Is this to say you do need the EULA if you aren't using DRM?
Originally Posted by Adrian Lopez
I'm bumping this old topic.
It had digressed into a lot of 'should we have EULAs' discussion, and a bit of 'what is important in a EULA', but it's missing something else:
Does anyone have a EULA (or a link), that other developers can legally use as a basis for their own template (i.e. you release it into the public domain, or someone else has released theirs into the public domain). Yes, I know the standard practice is to hijack someone elses, but I don't want to do that.
You could try hiring someone like GameAttourney...His indie dev legal starter pack may have something like this in.
Hijacking someone elses is probably the cheaper option though. The Microsoft EULA always seems very thorough. I'd imagine they have teams of lawyers checking every word. I'm not saying you should use it; it is very tailored to Microsoft
[EDIT] I also just found this link
After reading this thread and having no clue where I could find 20 EULAs to look at, extract their essence and modify accordingly in order to create my own, I did a Google search, which took me to this page: http://forums.gamemaker.nl/index.php?showtopic=159746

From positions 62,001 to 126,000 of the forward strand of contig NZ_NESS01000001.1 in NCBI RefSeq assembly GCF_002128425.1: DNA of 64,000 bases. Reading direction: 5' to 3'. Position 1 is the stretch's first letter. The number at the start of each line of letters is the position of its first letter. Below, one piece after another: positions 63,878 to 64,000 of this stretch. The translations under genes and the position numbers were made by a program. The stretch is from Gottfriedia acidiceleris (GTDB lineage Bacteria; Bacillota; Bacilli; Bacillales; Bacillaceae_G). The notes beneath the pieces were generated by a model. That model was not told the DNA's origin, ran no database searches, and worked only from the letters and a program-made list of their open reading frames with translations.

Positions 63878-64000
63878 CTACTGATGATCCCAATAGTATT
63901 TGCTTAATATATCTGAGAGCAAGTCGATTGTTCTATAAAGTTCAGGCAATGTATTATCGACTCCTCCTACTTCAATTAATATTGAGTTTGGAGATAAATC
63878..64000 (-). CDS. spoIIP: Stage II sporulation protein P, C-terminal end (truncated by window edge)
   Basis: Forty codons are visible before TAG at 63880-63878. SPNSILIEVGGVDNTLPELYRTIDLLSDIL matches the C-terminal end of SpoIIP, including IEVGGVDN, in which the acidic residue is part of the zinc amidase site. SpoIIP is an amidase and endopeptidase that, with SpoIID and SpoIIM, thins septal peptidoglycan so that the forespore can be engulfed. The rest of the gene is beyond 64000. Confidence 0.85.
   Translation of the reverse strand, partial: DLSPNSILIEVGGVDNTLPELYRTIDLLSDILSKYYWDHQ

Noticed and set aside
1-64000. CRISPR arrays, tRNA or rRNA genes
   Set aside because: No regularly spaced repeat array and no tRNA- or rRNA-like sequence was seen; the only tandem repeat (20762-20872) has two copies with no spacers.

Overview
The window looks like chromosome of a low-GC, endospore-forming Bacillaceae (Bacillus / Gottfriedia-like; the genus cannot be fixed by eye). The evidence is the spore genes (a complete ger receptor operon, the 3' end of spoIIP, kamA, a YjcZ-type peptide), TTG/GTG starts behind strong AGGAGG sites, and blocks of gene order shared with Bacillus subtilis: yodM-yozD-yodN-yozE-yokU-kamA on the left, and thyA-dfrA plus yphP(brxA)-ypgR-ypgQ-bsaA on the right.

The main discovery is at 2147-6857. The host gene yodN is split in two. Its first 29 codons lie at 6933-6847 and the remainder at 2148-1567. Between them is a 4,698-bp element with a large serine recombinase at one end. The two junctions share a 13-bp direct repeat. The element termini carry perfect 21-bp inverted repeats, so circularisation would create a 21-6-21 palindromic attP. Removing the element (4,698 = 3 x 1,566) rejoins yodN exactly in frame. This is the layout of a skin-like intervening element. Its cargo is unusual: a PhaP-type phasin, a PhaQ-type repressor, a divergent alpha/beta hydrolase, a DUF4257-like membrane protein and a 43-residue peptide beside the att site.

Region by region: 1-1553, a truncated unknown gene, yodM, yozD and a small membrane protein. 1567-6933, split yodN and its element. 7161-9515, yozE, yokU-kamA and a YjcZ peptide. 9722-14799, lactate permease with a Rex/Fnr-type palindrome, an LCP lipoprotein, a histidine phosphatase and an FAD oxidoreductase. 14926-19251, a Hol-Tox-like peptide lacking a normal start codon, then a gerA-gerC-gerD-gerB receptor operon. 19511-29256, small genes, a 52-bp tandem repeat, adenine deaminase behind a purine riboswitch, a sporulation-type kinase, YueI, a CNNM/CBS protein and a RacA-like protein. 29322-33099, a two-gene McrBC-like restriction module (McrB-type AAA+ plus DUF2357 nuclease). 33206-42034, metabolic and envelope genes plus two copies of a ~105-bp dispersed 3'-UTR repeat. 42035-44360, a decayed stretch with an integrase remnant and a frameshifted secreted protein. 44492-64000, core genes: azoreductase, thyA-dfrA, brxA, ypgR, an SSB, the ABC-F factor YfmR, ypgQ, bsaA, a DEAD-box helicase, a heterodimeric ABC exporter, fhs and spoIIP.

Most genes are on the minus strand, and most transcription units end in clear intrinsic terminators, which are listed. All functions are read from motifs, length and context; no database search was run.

Take a look. I really liked the part about the guy writing a EULA for his EULA generator!
Anyway... it seems his generator has now been moved to http://www.cynic.x10hosting.com/tools/eula_generator/ (it may take a few reloads before it actually comes up).
It provides a basic EULA, which you can use as a base for your own.
I hope it helps!
Thought I'd throw out this link:
There are literally thousands of contracts and license agreements to review there. Enjoy!
Resurrecting an old thread here.
I don't want to resume the debate about whether EULAs are worthwhile or not - for me, I definitely want to have one.
What I'm wondering is if anyone out there has a lawyer recommendation of someone who's done a few of these, and can spin me out a boilerplate one fairly cheaply and quickly.
A lot of these websites with EULA generators and the like look, err, less than trustworthy, so I'd prefer a real lawyer.